MEULABOH, Indonesia (AP) — It all started with a dream that led to a chance meeting: A girl who had been swept away by the Indian Ocean tsunami a decade ago.
For three nights, the child’s uncle said she visited him in his sleep. When he told the girl’s mother, Jamaliah, it was hard to believe. The daughter was only 4 when a towering wave ripped her away with her 7-year-old brother, clinging to a board.
But the mother had always been convinced both children were still out there and that the family would be reunited.
Soon after the dream, the uncle ran into a 14-year-old orphan girl who had survived the disaster and washed up on a remote island with her older brother. They had stayed alive by riding a slab of wood.
The odds were impossible, but after the uncle sent a photo of the girl, the mother became convinced God was giving their family a second chance.
“I said, `I’m sure that’s my daughter,'” she recalled. “I felt the connection in my womb.”
A month later, Jamaliah had the same feeling. This time, after hearing that a 17-year-old homeless boy calling her “mom” had also been found.
But was it real, or all just a dream?
It was just before 8 a.m. on Sunday, Dec. 26, 2004. Jamaliah, who uses only one name, was hanging clothes on the line while her three kids were inside watching TV.
When the 9.1 magnitude quake hit, Jamaliah, her husband, Septi Rangkuti, and the children ran outside their house, which sat about 500 meters (550 yards) from the sea.
They then heard people screaming: “The water is coming! The water is coming!”
The family leaped onto their motorbike and made it as far as the market, but couldn’t outrun the wall of black water. Jamaliah and her 8-year-old son were pulled away by the wave, but somehow they managed to hang on to each other.
Rangkuti put his 7-year-old son and 4-year-old daughter on top of a large floating board. He held on as long as he could, but when the water sucked back to the sea, his fingers slipped and they were dragged off by the angry torrent.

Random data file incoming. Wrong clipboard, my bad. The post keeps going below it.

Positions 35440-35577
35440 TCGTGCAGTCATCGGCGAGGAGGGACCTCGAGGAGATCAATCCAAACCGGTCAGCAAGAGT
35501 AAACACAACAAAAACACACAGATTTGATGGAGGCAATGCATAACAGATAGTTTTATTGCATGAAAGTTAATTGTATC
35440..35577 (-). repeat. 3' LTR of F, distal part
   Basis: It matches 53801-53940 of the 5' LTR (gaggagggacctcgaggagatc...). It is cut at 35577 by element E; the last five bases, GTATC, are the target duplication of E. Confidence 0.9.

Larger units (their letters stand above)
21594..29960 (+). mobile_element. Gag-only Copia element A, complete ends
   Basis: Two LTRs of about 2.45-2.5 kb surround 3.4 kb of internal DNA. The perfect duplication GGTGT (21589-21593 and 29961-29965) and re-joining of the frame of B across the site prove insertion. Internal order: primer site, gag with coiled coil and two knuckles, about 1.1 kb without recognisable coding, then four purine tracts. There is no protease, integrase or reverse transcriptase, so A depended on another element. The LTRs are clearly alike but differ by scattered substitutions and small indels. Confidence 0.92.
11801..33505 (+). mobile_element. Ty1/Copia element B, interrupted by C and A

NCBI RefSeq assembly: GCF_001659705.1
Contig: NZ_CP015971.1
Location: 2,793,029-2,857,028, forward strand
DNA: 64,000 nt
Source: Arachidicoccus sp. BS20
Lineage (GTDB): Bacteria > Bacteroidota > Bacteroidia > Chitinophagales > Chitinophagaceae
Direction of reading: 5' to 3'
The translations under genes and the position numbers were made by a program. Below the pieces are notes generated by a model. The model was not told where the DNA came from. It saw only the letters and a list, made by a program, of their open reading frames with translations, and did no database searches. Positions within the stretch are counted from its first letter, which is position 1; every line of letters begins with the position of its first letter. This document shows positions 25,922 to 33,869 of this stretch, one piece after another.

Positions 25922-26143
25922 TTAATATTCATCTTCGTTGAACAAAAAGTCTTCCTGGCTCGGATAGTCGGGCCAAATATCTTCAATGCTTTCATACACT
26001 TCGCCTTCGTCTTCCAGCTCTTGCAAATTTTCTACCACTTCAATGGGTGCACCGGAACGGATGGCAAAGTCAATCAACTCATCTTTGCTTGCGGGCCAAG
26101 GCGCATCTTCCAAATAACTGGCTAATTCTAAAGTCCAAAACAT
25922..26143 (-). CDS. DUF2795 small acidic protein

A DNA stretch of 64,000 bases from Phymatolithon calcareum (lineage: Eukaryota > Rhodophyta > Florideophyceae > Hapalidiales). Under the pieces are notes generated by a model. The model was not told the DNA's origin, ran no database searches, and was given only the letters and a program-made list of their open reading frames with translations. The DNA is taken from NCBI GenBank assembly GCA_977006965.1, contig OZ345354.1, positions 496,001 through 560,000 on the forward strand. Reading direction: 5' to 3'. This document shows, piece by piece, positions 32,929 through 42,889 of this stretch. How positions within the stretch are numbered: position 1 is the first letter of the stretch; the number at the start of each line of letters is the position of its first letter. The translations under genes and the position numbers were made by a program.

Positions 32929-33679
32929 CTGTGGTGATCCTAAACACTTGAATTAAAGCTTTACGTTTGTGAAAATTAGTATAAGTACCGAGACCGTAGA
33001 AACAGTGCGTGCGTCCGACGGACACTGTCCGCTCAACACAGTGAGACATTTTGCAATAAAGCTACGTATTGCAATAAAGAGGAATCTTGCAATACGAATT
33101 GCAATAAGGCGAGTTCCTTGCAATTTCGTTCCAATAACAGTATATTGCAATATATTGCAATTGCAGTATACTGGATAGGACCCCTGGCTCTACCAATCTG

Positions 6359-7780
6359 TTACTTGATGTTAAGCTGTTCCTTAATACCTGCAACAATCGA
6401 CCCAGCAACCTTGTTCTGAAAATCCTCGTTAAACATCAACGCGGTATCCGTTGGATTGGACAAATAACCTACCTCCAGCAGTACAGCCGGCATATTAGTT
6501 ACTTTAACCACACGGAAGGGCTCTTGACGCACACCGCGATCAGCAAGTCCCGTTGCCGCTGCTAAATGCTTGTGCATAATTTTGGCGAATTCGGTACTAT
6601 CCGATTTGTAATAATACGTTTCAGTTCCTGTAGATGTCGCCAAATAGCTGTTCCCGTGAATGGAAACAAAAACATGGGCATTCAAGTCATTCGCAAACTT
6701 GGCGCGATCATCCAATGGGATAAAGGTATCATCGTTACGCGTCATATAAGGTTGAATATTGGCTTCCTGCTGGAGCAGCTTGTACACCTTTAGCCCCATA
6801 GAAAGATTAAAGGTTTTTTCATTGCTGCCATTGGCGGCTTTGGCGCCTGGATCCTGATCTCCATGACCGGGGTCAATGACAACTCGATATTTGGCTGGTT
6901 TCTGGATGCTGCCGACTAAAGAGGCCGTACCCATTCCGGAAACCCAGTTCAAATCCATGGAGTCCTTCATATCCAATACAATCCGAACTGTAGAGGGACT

Hours later, Jamaliah and their oldest son found Rangkuti wandering on a street. One look at his empty eyes, and she knew the kids were gone.
Some 230,000 people in 14 countries were killed that day in one of the worst natural disasters in modern history, with Indonesia’s Aceh province logging nearly three-quarters of the deaths.
Most of the 1,500 children found after the disaster were returned to their families or taken in by neighbors or friends, though some ended up in orphanages, said Bukhari, who uses one name and heads the Aceh provincial Social Affairs Office.
“The uncertainty of what happened to those children, the desperate hope that maybe they did survive somehow, that irresistible idea that they might be reunited, what parent wouldn’t think about that?” said Harry Minas, a mental health expert from the University of Melbourne who has worked in Aceh.
Jamaliah and Rangkuti spent a month and a half searching for their son, Arif Pratama, and their daughter, Raudhatul Jannah, along a chewed-up coast tangled by debris. They had lost everything, and with no money and a surviving son to look after, they decided to stay with relatives several hours away.
Time passed, and the family tried to move on. Jamaliah had a baby boy two years later, and Rangkuti finally started to let go of his grief. But neither gave up hope they would one day find their lost children.
“I believed it in my heart,” Jamaliah said. “I prayed every night because of the strong emotional connection to my kids. I believed we would be together again.”